Thursday, Mar 30, 2023

Can The Bird Fly To A Safe Harbour?

Can The Bird Fly To A Safe Harbour?

Is the government justified in not treating Twitter as an intermediary and hence taking away its safe harbour protection? It requires a full understanding of the context.

A safe harbour regulatory provision essentially provides legal protection to entities

There has recently been an explosion of debate on whether the government is right in taking away the safe harbour of Twitter. Few weeks before the government came out with the above stance, I had written an article in this column titled “Twitter – The Judge, The Jury And The Executioner “, where I had argued in detail that Twitter cannot be considered to be an intermediary anymore, and will hence lose its safe harbour protection. The current debate has generally centered around the accusation that the government, in the garb of protecting the society, is stifling free speech and is becoming ever increasingly autocratic. That the government, by regulating social media and denying them a safe harbour, is playing a deadening hand that will quell all dissent and plummets the country into a dark chaotic abyss, which will be the end of democracy as we see it.

To understand if the above prognosis is true or fictional, we would need to understand the issue of the safe harbour, and the Intermediary rules of April 11, 2011, as the two are intertwined. A safe harbour regulatory provision essentially provides legal protection to entities from the financial implications or any other implications arising out of harm that their operations may cause to the people or the society. For example, as part of the nuclear deal with the USA, the USA government wanted a safe harbour for their nuclear plants in India, lest one of them malfunctions in the manner the Chernobyl nuclear reactor in Russia malfunctioned or the Long Island nuclear reactor in the USA malfunctioned. In such scenarios, the US Nuclear reactor company would not be held liable for the outcome. Similarly, foreign vaccine makers for the Wuhan virus have also been clamoring for a safe harbour, in case their vaccines cause large-scale damage. Without such a safe harbour, these industries believe that it is impossible for them to operate, given the crippling financial implications, in case their operations lead to large-scale damage.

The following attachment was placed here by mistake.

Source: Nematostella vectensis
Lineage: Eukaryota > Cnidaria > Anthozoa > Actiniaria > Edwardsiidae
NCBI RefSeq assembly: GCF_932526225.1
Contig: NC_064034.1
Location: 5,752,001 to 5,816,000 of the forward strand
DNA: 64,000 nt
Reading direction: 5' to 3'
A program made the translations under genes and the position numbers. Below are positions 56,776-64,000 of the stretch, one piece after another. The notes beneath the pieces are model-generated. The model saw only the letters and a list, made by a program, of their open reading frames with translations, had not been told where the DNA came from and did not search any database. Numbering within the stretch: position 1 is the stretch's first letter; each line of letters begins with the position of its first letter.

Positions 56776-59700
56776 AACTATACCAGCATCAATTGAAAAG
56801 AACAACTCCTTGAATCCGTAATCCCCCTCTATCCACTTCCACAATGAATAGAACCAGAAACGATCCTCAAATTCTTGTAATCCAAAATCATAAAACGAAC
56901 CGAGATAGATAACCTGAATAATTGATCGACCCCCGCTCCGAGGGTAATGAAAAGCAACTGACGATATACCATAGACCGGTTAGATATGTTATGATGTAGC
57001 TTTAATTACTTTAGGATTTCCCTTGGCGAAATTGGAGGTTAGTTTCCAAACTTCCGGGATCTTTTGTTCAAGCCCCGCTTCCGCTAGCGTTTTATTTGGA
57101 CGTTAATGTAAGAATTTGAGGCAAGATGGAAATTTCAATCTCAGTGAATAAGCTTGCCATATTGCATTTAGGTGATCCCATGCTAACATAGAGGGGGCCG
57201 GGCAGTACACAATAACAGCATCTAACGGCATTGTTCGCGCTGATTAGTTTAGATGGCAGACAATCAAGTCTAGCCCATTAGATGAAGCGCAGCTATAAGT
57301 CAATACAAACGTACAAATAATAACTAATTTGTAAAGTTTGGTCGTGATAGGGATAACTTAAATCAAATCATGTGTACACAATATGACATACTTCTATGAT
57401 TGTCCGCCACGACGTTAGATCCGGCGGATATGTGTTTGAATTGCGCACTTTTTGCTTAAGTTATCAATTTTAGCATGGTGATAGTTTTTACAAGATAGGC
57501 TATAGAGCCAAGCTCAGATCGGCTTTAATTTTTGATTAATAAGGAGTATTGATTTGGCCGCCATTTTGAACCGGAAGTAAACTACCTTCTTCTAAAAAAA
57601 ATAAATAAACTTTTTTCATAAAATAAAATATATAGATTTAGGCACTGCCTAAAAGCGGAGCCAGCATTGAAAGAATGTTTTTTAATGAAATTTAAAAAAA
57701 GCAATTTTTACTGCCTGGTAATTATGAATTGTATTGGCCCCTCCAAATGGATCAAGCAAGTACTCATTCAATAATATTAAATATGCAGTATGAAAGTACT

Has such large-scale damage happened in India due to corporate activities? Yes, we have been the victims of the Bhopal Gas tragedy by Union Carbide, wherein thousands of innocent civilians perished because of abject negligence by the company. In addition, they ended up paying nothing to India and to the millions of people whose lives they destroyed.

Therefore, granting a safe harbour to the industry is always a very well thought-out exercise. If safe harbour protection is provided to an industry, it may lead to lax operations of the corporate players in that industry, leading to considerable damage to life and property.